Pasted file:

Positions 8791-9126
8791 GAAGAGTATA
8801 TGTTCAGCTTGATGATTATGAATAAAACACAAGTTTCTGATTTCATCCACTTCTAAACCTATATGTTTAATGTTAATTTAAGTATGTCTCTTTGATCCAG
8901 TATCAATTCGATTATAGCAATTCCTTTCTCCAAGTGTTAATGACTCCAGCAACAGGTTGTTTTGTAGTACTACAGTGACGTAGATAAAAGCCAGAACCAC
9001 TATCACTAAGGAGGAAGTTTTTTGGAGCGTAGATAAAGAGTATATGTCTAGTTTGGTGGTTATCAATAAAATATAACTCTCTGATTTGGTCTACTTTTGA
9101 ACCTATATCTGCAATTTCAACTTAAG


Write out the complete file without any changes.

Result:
Positions 8791-9126
8791 GAAGAGTATA
8801 TGTTCAGCTTGATGATTATGAATAAAACACAAGTTTCTGATTTCATCCACTTCTAAACCTATATGTTTAATGTTAATTTAAGTATGTCTCTTTGATCCAG
8901 TATCAATTCGATTATAGCAATTCCTTTCTCCAAGTGTTAATGACTCCAGCAACAGGTTGTTTTGTAGTACTACAGTGACGTAGATAAAAGCCAGAACCAC
9001 TATCACTAAGGAGGAAGTTTTTTGGAGCGTAGATAAAGAGTATATGTCTAGTTTGGTGGTTATCAATAAAATATAACTCTCTGATTTGGTCTACTTTTGA
9101 ACCTATATCTGCAATTTCAACTTAAG